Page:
What is the purpose of a book exactly? Does it exist for enjoyment? For escapism? For learning? Does the answer to this question depend on the book's genre?
I recently (yesterday) finished reading His for the Holidays (anthology)...and I loved it! But reading it got me to thinking about the purpose of an anthology. For example, by the end of Mistletoe at Midnight (LB Gregg) I was asking myself why I hadn't read any of LB Gregg's books before now! And I own one! I honestly didn't want the novella to end, and almost felt...peeved that it did and that I had to read something else. But, finishing Mistletoe at Midnight lead me to Harper Fox's Nine Lights over Edinburgh, which ended up being my favourite of all the novellas. This was the novella that lingered (that still lingers)...had me asking questions...and wanting more. The characters (James and Tobias) were wounded and flawed, two character traits that I love. Their journey was not short or easy...and they still have so far to go. Even now, I still can't see the novella ending where it did. Yes, the ending worked, but *stamps feet* I want...more! Doesn't everyone? *grin*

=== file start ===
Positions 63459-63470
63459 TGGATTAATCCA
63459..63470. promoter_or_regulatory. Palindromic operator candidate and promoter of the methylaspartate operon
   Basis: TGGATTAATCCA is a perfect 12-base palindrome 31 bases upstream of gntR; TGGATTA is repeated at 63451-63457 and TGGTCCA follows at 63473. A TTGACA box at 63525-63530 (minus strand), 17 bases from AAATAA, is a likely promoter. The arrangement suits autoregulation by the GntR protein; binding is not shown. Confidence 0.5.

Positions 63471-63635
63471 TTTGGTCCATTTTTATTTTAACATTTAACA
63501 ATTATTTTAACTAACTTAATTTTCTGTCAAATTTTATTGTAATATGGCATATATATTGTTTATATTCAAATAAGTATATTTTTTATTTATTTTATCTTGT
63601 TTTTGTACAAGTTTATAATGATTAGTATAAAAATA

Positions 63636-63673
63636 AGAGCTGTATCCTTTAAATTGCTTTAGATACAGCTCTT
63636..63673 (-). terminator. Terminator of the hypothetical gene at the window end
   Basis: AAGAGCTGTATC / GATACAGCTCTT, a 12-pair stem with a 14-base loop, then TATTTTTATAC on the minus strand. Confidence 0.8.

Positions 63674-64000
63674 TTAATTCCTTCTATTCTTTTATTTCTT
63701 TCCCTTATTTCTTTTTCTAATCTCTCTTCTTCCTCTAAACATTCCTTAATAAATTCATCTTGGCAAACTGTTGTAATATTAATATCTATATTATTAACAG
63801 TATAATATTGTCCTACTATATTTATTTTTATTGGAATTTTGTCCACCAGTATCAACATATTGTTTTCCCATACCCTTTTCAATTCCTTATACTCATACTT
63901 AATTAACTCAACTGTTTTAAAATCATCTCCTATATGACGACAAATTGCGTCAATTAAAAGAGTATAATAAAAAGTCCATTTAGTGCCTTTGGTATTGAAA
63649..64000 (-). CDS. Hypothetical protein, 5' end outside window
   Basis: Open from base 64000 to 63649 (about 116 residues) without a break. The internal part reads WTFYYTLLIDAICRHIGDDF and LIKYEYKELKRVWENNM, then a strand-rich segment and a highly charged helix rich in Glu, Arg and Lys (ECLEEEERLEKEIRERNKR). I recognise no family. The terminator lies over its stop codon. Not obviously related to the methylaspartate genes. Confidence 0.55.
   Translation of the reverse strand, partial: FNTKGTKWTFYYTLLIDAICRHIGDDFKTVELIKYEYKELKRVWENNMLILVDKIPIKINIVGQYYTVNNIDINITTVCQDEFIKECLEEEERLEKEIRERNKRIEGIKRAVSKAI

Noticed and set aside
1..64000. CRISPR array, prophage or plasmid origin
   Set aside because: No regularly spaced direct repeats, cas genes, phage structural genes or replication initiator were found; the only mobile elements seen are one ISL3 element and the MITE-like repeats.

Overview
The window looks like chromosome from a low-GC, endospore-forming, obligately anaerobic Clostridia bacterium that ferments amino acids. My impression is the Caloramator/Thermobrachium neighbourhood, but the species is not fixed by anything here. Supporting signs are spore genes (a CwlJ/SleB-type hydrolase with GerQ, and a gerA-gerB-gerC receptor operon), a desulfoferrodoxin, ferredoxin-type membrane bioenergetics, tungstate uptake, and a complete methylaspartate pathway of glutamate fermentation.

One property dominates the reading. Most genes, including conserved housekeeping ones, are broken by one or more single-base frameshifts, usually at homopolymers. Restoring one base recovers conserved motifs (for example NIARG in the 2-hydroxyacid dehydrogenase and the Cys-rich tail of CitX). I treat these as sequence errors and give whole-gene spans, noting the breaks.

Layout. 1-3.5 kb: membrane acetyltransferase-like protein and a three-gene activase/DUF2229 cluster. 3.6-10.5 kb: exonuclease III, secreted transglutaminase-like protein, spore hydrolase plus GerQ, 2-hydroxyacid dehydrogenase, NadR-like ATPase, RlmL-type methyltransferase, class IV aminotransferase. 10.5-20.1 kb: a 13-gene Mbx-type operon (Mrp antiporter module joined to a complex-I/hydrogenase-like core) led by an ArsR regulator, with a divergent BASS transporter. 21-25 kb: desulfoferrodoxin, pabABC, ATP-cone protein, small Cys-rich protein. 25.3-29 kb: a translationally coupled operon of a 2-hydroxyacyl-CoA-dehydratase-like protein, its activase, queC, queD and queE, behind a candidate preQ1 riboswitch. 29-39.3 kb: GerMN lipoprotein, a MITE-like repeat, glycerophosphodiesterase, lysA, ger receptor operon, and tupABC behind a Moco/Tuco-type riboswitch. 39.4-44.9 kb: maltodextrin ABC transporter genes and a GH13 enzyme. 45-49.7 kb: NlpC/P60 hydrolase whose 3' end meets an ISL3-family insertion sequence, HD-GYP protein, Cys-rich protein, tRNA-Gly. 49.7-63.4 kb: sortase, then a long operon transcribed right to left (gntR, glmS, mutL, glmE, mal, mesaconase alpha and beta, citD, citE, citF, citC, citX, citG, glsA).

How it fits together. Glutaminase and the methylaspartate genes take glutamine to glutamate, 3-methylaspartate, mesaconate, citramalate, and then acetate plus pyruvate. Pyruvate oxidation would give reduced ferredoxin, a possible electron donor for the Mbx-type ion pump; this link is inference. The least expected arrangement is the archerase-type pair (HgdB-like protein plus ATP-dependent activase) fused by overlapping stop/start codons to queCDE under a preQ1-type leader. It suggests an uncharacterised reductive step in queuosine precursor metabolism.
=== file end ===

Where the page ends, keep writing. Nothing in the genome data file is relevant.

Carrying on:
And then I was struck by the 'why' of anthologies. Their purpose is to introduce readers to unknown authors...or to authors they know but are hesitant to try. Yes, sometimes these novellas are part of a series (am thinking of Burning Up, which contained a Psy-Changeling novella by Nalini Singh) but...anthologies are like a taste test. I'm not sure if this happens where you live, but here, if a company wants to introduce a customer to a product (I'm thinking of a food product), they set up a stall in a supermarket and permit the customer to try the product. And that's what anthologies are in a way. Well, not quite as you purchase anthologies *watches analogy fall apart* but they permit the reader to discover an author they wouldn't have otherwise tried. So will I be reading more stories by Harper Fox? Definitely!
So, what do you think the purpose of an anthology is?